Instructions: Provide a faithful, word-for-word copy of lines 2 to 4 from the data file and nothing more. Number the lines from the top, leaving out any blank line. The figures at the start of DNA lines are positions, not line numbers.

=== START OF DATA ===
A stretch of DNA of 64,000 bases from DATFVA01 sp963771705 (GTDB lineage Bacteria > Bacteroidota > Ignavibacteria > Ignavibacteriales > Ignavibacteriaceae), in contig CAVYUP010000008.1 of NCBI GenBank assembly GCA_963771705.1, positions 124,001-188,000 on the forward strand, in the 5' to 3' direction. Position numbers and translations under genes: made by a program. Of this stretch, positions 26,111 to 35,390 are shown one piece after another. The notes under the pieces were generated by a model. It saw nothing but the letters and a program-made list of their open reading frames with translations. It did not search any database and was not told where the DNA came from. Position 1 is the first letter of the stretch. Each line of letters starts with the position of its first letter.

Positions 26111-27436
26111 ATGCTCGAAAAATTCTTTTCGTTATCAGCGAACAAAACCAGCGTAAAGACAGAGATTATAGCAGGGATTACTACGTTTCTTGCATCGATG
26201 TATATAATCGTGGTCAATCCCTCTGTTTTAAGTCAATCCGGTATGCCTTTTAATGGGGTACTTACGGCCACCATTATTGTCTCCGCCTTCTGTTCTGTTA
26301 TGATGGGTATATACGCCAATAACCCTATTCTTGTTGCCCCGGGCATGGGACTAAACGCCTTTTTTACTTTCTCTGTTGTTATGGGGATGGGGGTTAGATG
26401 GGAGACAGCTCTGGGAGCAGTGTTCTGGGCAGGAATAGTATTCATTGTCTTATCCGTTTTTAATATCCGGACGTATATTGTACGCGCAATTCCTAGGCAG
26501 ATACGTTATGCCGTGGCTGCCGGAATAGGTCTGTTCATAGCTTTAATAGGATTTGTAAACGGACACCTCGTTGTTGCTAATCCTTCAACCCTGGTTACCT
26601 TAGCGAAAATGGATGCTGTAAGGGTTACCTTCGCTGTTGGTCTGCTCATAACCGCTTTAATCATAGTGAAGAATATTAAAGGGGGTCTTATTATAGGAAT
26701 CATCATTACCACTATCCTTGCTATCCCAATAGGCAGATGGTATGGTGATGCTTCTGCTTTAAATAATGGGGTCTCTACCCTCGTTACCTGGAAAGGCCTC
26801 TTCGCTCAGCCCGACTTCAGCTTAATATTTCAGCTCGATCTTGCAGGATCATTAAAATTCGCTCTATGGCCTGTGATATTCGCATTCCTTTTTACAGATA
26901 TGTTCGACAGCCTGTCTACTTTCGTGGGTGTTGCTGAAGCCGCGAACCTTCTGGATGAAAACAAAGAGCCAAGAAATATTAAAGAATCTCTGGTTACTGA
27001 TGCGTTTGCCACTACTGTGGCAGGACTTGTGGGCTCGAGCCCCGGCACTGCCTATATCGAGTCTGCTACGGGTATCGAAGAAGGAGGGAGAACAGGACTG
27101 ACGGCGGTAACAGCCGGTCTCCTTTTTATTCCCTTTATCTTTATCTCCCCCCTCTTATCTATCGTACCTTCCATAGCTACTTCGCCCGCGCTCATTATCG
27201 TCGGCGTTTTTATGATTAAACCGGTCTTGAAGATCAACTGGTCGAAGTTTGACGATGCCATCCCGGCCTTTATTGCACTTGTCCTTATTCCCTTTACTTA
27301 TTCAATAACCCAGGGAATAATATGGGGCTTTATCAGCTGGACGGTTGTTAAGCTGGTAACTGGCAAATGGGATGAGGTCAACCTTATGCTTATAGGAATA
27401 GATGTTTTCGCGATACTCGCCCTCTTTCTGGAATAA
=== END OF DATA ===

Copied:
Positions 26111-27436
26111 ATGCTCGAAAAATTCTTTTCGTTATCAGCGAACAAAACCAGCGTAAAGACAGAGATTATAGCAGGGATTACTACGTTTCTTGCATCGATG
26201 TATATAATCGTGGTCAATCCCTCTGTTTTAAGTCAATCCGGTATGCCTTTTAATGGGGTACTTACGGCCACCATTATTGTCTCCGCCTTCTGTTCTGTTA